The leadership at iHeartMedia opposes cutbacks in interference protections for AM Class A stations in the United States.
We knew this already; but the big media company has taken pains to reinforce its point. Witness the executive firepower involved in a meeting in New York last Monday.
Bob Pittman, CEO of iHeartMedia, met with FCC Commissioner Michael O’Rielly in the Big Apple. Among topics discussed were iHeartMedia’s stance in the ongoing AM revitalization proceeding. Also taking part were Richard Bressler, iHeartMedia’s president/CFO; Dan Dukes, its senior director of government affairs; and O’Rielly’s legal advisor Amy Bender.
According to an ex parte summary filed by the company, Pittman and his colleagues told O’Rielly the commission should take aggressive action in support of revitalizing AM radio.
They said that reducing interference protections for Class A stations would harm rather than revitalize the band. It has been active in putting this argument in front of the FCC, as Radio World has reported, arguing that Class As provide access to important programming for many listeners beyond and between major markets.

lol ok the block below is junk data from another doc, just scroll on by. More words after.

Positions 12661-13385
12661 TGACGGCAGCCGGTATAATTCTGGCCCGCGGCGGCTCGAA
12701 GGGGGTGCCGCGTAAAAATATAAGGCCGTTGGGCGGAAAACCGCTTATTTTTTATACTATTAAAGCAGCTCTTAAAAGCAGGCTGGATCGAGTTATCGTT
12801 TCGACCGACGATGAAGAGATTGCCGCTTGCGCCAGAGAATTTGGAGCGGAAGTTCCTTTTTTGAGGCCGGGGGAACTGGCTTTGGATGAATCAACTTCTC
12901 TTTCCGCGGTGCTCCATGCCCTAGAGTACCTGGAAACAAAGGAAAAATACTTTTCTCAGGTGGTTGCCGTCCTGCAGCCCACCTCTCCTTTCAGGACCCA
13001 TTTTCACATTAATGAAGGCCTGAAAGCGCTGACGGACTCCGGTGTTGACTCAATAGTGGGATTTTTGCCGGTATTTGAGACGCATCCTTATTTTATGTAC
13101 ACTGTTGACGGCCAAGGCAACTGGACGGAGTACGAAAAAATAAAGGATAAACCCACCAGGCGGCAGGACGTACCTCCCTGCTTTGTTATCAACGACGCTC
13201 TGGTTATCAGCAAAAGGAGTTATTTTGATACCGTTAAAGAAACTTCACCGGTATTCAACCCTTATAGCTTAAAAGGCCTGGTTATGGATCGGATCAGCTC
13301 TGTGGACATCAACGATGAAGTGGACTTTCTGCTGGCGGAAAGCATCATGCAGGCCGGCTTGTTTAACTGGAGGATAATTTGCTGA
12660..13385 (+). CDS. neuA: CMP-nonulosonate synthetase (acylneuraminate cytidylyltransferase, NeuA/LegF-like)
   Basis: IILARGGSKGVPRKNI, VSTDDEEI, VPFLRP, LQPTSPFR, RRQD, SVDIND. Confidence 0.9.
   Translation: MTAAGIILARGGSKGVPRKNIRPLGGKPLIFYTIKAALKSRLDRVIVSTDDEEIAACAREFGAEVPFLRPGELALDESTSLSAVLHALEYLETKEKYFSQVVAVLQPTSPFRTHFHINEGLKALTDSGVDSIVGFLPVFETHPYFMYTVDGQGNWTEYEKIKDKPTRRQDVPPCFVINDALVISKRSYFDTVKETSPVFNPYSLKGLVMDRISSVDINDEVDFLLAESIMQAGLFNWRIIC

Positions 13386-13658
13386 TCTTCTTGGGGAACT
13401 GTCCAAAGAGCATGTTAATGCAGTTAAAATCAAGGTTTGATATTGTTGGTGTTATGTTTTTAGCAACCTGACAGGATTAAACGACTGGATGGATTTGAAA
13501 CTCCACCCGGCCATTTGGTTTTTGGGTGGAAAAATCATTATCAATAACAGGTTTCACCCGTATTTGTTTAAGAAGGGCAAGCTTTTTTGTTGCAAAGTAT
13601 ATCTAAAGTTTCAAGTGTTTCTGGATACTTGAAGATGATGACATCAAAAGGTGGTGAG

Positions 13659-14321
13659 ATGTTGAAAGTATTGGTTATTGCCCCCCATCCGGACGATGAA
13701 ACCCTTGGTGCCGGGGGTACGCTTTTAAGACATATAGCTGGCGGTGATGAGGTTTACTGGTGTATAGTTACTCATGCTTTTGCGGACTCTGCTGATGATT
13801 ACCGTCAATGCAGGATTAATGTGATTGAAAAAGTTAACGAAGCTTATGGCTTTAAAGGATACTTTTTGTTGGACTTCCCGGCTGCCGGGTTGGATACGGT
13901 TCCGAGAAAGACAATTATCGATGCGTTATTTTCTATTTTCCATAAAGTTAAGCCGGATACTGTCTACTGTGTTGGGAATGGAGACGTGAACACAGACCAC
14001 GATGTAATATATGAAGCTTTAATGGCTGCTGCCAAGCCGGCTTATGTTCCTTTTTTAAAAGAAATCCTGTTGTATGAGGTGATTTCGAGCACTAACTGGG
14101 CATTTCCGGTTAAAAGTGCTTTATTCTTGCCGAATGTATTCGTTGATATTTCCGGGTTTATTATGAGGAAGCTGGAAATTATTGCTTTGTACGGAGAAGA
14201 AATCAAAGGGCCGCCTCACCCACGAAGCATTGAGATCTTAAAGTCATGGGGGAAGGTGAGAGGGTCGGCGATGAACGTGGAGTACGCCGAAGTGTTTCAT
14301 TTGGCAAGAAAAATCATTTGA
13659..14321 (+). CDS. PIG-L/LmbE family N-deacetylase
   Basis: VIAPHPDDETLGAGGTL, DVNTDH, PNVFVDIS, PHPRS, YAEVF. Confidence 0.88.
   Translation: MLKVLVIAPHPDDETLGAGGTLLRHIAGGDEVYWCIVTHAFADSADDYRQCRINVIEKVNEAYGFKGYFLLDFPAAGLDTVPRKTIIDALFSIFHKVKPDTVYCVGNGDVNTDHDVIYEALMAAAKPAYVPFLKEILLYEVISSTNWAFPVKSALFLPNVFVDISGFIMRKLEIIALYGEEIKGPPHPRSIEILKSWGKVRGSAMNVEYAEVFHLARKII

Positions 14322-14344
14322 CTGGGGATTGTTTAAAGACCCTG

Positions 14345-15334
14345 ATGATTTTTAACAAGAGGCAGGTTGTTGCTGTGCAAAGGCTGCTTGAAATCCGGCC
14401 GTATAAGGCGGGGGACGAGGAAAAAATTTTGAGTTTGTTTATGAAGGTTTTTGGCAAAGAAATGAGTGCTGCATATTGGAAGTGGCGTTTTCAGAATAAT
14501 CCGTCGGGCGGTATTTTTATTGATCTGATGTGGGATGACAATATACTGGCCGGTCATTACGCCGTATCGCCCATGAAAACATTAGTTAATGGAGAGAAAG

A Class A station operates on a clear channel, can broadcast 24 hours per day and has power of 10 kW to 50 kW. IHeartMedia owns 17 Class A stations, may with nationally known call signs like KFI, KGO, WGY and WOR.
IHeart also says that if the commission pursues an FM translator window exclusively for AM owners, it should allow equal participation by all AM stations. “All AM stations, irrespective of class, face challenges in providing a listenable signal,” the company summary stated. “FM translators would allow AM stations to expand audience by reaching listeners who do not tune into the AM band due to signal quality or other issues.
And the FCC should authorize all-digital operation but only on an experimental basis, given the small number of HD Radio receivers in the market, Pittman told O’Rielly.
For more on the company’s views on this issue, see Radio World’s Q&A with Jeff Littlejohn at the conclusion of our July 2 story about his own recent meeting with commission staff.